Co-engineering participatory water management processes: theory and insights from Australian and Bulgarian interventions

Daniell, Katherine A., White, Ian, Ferrand, Nils, Ribarova, Irina S., Coad, Peter, Rougier, Jean-Emmanuel, Hare, Matthew, Jones, Natalie A., Popova, Albena, Rollin, Dominique, Perez, Pascal and Burn, Stewart (2010) Co-engineering participatory water management processes: theory and insights from Australian and Bulgarian interventions. Ecology and Society, 15 4: .

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Author Daniell, Katherine A.
White, Ian
Ferrand, Nils
Ribarova, Irina S.
Coad, Peter
Rougier, Jean-Emmanuel
Hare, Matthew
Jones, Natalie A.
Popova, Albena
Rollin, Dominique
Perez, Pascal
Burn, Stewart
Title Co-engineering participatory water management processes: theory and insights from Australian and Bulgarian interventions
Journal name Ecology and Society   Check publisher's open access policy
ISSN 1708-3087
Publication date 2010
Sub-type Article (original research)
Open Access Status File (Publisher version)
Volume 15
Issue 4
Total pages 37
Place of publication Waterloo, ON, Canada
Publisher Resilience Alliance Publications
Language eng
Abstract Broad-scale, multi-governance level, participatory water management processes intended to aid collective decision making and learning are rarely initiated, designed, implemented, and managed by one person. These processes mostly emerge from some form of collective planning and organization activities because of the stakes, time, and budgets involved in their implementation. Despite the potential importance of these collective processes for managing complex water-related social-ecological systems, little research focusing on the project teams that design and organize participatory water management processes has ever been undertaken. We have begun to fill this gap by introducing and outlining the concept of a co-engineering process and examining how it impacts the processes and outcomes of participatory water management. We used a hybrid form of intervention research in two broad-scale, multi-governance level, participatory water management processes in Australia and Bulgaria to build insights into these coengineering processes. We examined how divergent objectives and conflict in the project teams were negotiated, and the impacts of this co-engineering on the participatory water management processes. These investigations showed: (1) that language barriers may aid, rather than hinder, the process of stakeholder appropriation, collective learning and skills transferal related to the design and implementation of participatory water management processes; and (2) that diversity in co-engineering groups, if managed positively through collaborative work and integrative negotiations, can present opportunities and not just challenges for achieving a range of desired outcomes for participatory water management processes. A number of areas for future research on co-engineering participatory water management processes are also highlighted.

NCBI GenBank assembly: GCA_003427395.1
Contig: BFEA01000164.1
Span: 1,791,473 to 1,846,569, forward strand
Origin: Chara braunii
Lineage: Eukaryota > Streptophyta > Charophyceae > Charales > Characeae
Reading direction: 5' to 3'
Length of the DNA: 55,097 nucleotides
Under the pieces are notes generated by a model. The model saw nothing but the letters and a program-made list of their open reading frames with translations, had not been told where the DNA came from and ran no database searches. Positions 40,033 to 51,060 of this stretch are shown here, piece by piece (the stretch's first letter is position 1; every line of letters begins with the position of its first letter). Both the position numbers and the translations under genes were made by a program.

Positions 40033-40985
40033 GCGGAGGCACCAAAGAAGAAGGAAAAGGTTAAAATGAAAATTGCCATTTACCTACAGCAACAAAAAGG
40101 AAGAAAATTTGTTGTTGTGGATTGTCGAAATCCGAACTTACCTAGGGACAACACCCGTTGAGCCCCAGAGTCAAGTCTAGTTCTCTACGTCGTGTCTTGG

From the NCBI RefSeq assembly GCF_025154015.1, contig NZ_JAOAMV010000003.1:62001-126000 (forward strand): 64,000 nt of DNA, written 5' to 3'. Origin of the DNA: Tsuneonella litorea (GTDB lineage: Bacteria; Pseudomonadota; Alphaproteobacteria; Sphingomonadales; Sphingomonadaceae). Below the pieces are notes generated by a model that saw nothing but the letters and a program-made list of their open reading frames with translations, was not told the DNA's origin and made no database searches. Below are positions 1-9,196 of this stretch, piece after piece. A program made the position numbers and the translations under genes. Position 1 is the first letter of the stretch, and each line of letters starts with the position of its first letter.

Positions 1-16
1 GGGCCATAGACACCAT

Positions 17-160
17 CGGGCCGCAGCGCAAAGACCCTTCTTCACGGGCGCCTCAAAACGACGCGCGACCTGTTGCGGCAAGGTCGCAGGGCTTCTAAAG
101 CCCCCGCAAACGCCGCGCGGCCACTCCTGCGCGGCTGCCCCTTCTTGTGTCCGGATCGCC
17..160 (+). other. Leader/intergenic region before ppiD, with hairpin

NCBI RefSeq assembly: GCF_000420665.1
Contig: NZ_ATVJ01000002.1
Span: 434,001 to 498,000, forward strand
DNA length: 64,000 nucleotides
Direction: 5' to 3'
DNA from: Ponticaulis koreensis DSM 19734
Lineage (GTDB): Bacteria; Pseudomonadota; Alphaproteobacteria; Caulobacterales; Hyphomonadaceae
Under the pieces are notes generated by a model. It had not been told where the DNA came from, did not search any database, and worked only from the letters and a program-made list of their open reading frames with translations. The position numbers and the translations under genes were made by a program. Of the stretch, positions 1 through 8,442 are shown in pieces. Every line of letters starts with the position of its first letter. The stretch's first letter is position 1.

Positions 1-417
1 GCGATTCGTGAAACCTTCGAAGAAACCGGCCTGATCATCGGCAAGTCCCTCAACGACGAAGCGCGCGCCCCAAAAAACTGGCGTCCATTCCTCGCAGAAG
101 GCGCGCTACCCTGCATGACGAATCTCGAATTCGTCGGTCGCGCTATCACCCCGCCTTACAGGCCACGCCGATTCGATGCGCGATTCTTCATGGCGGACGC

Keyword Co-engineering
Multiple objectives
Q-Index Code C1
Q-Index Status Provisional Code
Institutional Status UQ
Additional Notes Article number 11.

Document type: Journal Article
Sub-type: Article (original research)
Collection: School of Agriculture and Food Sciences
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